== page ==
Dr. Bobby Brown, who could be described in numerous ways — doctor, American league president, Korean War Vet, Yankees third baseman, and four time world champion — died Thursday at the age of 96 in his Fort Worth, Texas home from natural causes after being in hospice care.
Brown was the last surviving member of the ’47, ’49, and ’50 World Series teams.
Bobby Brown had quite the career as the Yankees third baseman for eight years. During his time on the team, Brown helped bring home four world championships (1947, 1949, 1950, and 1951), played 548 regular season games, and had a .439 post season batting average, all while studying to become a doctor.
After his playing days, Brown began a 30-year career as a successful and well-respected cardiologist. He remained involved with baseball, as he served as interim president for the Texas Rangers for six months in 1974, helping to stabilize the franchise for years to come. Ten years later, Brown served as the American League president until leaving the position in 1994.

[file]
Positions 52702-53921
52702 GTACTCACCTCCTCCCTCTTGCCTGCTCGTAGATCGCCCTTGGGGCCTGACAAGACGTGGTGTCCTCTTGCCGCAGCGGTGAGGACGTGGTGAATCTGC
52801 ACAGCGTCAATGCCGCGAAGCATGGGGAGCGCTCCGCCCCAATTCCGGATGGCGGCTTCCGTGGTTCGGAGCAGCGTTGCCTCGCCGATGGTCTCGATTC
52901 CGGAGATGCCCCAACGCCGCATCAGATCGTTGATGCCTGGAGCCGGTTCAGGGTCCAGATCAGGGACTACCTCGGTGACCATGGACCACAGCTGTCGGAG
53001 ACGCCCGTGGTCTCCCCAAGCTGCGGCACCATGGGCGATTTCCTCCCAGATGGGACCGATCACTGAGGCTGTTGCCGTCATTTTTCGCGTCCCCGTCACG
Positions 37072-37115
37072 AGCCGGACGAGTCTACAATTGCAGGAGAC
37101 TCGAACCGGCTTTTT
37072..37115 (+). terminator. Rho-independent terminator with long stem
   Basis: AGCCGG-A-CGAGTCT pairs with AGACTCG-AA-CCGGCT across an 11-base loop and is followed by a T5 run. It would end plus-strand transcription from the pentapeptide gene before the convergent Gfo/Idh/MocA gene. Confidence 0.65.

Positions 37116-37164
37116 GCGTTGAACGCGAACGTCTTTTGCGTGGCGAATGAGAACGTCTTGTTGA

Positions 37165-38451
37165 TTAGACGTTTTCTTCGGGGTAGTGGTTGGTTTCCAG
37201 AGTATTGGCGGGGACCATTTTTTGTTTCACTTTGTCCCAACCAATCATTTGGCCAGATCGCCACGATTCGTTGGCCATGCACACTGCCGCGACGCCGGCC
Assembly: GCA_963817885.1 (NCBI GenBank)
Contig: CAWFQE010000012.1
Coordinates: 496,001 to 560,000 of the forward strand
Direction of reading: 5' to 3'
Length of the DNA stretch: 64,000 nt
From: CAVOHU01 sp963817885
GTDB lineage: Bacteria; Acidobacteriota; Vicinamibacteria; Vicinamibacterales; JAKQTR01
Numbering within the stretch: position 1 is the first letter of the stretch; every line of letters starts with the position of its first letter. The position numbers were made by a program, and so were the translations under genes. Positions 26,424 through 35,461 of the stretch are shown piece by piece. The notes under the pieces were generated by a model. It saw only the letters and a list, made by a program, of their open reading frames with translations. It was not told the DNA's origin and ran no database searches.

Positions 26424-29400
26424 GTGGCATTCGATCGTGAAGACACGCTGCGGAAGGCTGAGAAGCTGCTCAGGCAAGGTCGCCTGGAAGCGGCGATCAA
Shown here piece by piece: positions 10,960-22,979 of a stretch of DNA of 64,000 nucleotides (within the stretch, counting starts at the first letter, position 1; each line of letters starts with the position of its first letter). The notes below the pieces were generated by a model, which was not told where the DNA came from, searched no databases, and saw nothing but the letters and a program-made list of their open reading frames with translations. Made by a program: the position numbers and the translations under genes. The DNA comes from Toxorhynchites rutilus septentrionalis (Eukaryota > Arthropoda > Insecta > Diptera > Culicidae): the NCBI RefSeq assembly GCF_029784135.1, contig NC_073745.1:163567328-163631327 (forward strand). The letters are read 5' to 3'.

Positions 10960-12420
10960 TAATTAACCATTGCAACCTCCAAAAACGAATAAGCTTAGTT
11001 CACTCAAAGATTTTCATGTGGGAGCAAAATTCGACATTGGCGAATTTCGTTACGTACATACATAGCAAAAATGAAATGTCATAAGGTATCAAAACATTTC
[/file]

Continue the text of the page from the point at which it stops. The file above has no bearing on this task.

Bobby was also a frequent and popular attendee at Old Timers’ Day at Yankee Stadium, always showing up in full uniform for his introduction.
Dr. Bobby Brown will be missed around the league and in the Yankees organization.